Using your player loyalty program to snag a bigger share of your customer’s wallet

Increasing your share of wallet with loyalty programsYour customers share their leisure spend at a range of venues, including yours. The objective is to ensure your customers spend more of their leisure wallet at your venue and not your competitors. Loyalty programs have fast become a key requirement to increase market share not only with your direct competitors but also in the retail market.

We are bombarded with a large amount of information available directly at our fingertips and yet there is still a tendency for us to guess what the patron really expects. With such a large amount of information it is often difficult to define what we should be looking for and how we use it.

There is an inclination for venues to solely focus on the premium players which follows the Pareto principle (also known as the 80/20 rule) where we focus 80% of our time on the 20% of customers. The competition to attract the “whale” has intensified and we are starting to see the wallet being shared across multiple venues and in order to maintain your market share, venues should not forget about their daily grinders.

I came across a recent phrase “Are we throwing the baby out with the bath water in our attempt to tier-orize our products” which rings loudly for most. Whilst tiered loyalty is common in today’s society (and not just in gaming venues) it is not just the information that is vital but how it is used. Loyalty systems can take the guess work out of marketing and if used correctly can in fact reduce your expenditure.

Further to this, we can start to track and monitor promotions indicating the age old argument relating to ROI (Return on Investment) and create a more succinct promotion that gives patrons what they expect and also venues the ability to measure the effectiveness.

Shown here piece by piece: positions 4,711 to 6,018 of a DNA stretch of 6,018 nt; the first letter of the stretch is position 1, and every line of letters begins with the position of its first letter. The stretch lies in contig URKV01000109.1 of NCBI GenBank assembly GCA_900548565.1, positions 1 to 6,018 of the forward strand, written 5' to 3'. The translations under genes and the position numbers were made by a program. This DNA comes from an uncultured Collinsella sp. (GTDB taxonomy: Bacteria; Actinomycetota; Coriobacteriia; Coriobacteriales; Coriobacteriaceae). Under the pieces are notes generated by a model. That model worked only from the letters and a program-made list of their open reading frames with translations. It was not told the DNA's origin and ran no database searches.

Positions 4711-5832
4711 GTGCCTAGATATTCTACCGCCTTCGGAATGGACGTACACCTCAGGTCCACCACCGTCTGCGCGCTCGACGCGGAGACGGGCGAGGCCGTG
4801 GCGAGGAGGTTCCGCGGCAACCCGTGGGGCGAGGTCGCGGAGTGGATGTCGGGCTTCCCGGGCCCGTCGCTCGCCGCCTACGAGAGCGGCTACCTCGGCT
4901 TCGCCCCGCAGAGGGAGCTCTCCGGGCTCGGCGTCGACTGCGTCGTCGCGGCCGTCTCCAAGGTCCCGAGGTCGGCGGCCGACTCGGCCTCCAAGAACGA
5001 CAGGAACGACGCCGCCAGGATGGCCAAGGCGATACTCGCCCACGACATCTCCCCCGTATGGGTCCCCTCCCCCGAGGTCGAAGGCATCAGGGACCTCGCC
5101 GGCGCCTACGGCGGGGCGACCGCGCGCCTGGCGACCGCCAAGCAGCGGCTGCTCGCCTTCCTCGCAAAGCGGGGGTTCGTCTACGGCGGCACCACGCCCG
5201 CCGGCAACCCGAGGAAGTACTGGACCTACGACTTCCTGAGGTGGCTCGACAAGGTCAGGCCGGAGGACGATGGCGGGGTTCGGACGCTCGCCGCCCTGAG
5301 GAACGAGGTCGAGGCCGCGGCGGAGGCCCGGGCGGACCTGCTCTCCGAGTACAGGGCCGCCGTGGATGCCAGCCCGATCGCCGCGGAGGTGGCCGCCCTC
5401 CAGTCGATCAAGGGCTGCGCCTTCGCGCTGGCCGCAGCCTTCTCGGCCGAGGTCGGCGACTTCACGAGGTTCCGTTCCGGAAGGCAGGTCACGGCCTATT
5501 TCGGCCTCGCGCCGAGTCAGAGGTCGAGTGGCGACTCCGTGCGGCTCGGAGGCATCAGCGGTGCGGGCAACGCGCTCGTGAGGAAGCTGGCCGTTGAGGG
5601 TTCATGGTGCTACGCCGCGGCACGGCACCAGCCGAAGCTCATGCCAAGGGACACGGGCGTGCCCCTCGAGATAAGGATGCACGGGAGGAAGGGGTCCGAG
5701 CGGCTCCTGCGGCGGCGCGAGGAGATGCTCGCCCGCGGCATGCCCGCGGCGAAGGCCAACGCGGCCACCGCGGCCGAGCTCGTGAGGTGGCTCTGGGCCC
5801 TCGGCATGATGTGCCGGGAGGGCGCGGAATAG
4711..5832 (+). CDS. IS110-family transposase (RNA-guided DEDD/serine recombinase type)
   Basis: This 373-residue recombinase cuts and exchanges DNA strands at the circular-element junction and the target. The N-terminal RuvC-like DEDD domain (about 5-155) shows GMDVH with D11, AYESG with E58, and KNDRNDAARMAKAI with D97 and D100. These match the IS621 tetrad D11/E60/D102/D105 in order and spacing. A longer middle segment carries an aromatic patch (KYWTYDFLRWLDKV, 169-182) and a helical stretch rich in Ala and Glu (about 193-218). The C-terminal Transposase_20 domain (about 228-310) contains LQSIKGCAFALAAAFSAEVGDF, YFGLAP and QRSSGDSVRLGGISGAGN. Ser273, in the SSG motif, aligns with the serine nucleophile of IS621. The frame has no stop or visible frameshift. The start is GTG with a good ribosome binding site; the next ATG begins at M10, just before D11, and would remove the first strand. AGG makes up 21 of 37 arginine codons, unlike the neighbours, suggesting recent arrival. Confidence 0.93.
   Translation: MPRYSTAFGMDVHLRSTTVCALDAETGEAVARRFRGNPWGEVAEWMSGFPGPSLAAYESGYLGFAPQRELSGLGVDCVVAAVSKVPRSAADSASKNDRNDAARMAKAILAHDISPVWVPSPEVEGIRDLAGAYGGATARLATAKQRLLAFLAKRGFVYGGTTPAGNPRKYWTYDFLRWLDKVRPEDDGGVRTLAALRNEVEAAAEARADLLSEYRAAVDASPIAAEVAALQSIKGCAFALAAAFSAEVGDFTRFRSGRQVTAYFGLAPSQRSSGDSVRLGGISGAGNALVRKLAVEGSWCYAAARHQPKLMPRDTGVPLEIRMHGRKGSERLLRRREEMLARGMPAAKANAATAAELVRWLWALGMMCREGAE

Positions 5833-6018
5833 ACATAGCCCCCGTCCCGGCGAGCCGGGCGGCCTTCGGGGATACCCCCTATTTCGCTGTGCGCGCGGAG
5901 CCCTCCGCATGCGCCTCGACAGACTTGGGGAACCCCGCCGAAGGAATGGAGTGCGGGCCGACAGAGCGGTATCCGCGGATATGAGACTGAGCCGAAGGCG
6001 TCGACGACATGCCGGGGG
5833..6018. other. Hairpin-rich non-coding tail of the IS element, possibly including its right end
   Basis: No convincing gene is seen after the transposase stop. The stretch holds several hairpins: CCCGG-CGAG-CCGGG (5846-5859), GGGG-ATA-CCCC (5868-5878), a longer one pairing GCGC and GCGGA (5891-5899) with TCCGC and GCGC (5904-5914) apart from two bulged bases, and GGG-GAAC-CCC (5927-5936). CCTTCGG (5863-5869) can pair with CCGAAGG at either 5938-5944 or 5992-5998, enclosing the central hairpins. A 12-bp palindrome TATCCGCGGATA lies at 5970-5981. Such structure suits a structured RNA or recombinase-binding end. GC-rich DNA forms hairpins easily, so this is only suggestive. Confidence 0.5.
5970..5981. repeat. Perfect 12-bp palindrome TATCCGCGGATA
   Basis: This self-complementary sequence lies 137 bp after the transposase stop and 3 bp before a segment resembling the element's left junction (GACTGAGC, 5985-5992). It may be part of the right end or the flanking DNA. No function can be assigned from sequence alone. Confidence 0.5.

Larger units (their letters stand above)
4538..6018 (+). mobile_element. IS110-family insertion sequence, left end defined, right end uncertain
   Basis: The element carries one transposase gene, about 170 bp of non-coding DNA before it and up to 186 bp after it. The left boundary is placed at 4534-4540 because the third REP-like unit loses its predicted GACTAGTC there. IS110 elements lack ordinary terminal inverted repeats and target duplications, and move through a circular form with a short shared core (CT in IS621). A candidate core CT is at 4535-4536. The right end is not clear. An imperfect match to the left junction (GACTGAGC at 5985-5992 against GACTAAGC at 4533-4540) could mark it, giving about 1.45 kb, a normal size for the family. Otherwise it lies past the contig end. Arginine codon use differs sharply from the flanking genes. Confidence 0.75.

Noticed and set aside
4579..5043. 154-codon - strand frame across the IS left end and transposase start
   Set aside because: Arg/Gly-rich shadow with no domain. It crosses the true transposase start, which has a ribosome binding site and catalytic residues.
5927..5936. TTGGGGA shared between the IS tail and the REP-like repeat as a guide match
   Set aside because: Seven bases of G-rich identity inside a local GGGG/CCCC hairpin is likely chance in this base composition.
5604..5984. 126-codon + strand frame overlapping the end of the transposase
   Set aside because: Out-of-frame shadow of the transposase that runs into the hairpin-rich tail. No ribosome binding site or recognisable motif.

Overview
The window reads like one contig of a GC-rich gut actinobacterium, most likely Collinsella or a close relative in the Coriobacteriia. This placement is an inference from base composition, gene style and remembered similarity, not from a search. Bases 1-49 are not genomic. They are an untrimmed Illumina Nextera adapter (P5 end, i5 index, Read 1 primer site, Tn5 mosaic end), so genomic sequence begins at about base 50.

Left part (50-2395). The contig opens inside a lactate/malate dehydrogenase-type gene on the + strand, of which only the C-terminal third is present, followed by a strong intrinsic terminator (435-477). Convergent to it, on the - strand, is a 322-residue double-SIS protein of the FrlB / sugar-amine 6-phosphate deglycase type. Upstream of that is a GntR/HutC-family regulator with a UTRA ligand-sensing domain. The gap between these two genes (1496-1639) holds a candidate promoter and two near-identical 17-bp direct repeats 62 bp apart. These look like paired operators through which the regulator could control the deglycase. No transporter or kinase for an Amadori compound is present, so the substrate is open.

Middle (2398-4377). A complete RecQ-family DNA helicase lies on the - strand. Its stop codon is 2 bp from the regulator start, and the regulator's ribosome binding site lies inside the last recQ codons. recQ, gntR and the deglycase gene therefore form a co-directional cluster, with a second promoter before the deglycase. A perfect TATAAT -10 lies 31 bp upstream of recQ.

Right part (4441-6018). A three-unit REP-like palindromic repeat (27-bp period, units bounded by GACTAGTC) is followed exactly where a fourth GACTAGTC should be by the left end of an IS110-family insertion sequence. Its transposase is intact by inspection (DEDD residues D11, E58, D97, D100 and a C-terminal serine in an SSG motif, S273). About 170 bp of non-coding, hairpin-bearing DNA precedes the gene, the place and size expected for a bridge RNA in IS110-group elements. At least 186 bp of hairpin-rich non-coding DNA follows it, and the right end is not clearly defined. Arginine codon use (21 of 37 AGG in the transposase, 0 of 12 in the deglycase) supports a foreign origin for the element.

So before creating a loyalty program and aligning too much with one tier, there are some key questions which need to be asked:

  • How often are you going to evaluate tiers?
  • Do you have exceptions in place for promotion and demotion?
  • Do you set tier ratios and how often are they reviewed?

Whilst we don’t err from the fact that 80% of revenue may come from 20% of the membership, we also understand that VIP’s don’t wish to play in empty houses. It is therefore essential that we don’t forget about the daily grinders and also seek to understand their key requirements and expectations.

One way to harvest excitement from the daily grinders is through promotions and it is this group who are usually the biggest advocates. Once these promotions are created, it is vital we gather the data and analyse accordingly. Whilst the spend levels may not be in line with the VIP players, the excitement and atmosphere make up for this.

At the end of the day it comes down to one major component; Increased Visitation. It’s not about having the patron spend more money, it’s about having them spend more with you rather than your competitor or getting a bigger piece of your customer’s wallet.

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